Chicago – Attorney General Kwame Raoul announced Illinois and 41 other states negotiated a bipartisan nationwide $102.5 million settlement with Indivior Inc., a global pharmaceutical company and the maker of Suboxone, a prescription drug used to treat opioid addiction. Under the settlement, the state of Illinois is expected to receive approximately $2.9 million.
In 2016, Illinois and the coalition states filed a complaint against Indivior with the U.S. District Court in the Eastern District of Pennsylvania, alleging the company used illegal means to switch the Suboxone market from tablets to film while attempting to destroy the market for tablets to preserve its drug monopoly. Suboxone is a brand name prescription drug used to treat heroin and other opioid addictions by easing addiction cravings.
“Our settlement with Indivior comes at a crucial time when too many people continue to battle addiction to opioids and need medications to treat opioid addiction,” Raoul said. “I am absolutely committed to continuing to work across state lines on a bipartisan basis to hold accountable pharmaceutical companies that engage in practices that unlawfully limit competition to maximize profits at the expense of Illinois patients in need of life-saving medication.”
Along with the $102.5 million to the states, Indivior is required to provide certain information to the states to help ensure similar conduct does not happen again. This information includes all citizen petitions Indivior submits to the U.S. Food and Drug Administration (FDA), notification of new products Indivior intends to bring to market, and any merger or acquisition Indivior proposes.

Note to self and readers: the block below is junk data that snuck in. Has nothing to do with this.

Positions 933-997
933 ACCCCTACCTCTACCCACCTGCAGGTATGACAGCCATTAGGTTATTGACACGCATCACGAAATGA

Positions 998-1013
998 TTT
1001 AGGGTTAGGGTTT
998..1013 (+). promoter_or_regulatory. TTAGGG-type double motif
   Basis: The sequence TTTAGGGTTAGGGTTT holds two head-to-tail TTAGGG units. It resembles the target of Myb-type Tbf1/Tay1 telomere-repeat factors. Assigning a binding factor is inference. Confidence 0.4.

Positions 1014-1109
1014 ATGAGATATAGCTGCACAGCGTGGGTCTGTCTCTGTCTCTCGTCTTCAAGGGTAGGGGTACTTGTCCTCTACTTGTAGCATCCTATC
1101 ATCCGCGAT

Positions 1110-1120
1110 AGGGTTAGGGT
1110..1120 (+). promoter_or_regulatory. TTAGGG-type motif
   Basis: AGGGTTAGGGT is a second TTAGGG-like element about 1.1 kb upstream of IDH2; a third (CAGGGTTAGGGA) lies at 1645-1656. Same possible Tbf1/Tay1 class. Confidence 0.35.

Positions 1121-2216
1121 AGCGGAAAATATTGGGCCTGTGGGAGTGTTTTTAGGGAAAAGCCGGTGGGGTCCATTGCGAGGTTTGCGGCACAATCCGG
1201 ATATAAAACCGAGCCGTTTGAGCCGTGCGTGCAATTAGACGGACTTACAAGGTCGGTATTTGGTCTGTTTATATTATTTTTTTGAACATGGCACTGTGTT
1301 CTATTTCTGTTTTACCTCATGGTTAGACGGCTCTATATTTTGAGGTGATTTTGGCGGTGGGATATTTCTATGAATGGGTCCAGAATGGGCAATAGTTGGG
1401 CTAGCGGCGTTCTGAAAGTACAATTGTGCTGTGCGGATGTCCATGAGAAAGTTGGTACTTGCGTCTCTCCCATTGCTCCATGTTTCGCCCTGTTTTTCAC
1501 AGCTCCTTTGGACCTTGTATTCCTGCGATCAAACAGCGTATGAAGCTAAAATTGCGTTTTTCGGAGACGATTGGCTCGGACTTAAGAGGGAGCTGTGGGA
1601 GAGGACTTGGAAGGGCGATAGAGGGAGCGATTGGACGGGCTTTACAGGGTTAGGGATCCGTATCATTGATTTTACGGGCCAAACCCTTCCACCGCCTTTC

In 2021, Raoul announced a $300 million national settlement with Indivior to resolve a separate lawsuit over allegations Indivior inappropriately marketed Suboxone, which resulted in millions of dollars in improper state Medicaid spending. In that lawsuit, Raoul and a coalition of state attorneys general alleged Indivior and its subsidiaries used deceptive marketing tactics – namely, knowingly promoting the sale and use of Suboxone for uses that were unsafe, ineffective and medically unnecessary – to boost sales of Suboxone. The company’s aggressive practices resulted in false claims being submitted to states’ Medicaid programs.
Joining Raoul in this latest settlement are attorneys general from Alabama, Alaska, Arkansas, California, Colorado, District of Columbia, Connecticut, Delaware, Florida, Georgia, Hawaii, Idaho, Iowa, Kansas, Kentucky, Louisiana, Maine, Maryland, Massachusetts, Michigan, Minnesota, Mississippi, Missouri, Nebraska, New Hampshire, New Mexico, New York, North Carolina, Ohio, Oklahoma, Oregon, Pennsylvania, Rhode Island, South Carolina, Tennessee, Utah, Vermont, Virginia, Washington, West Virginia and Wisconsin.
Bureau Chief Elizabeth L. Maxeiner and Assistant Attorney General Jennifer M. Coronel are handling the litigation for Raoul’s Antitrust Bureau.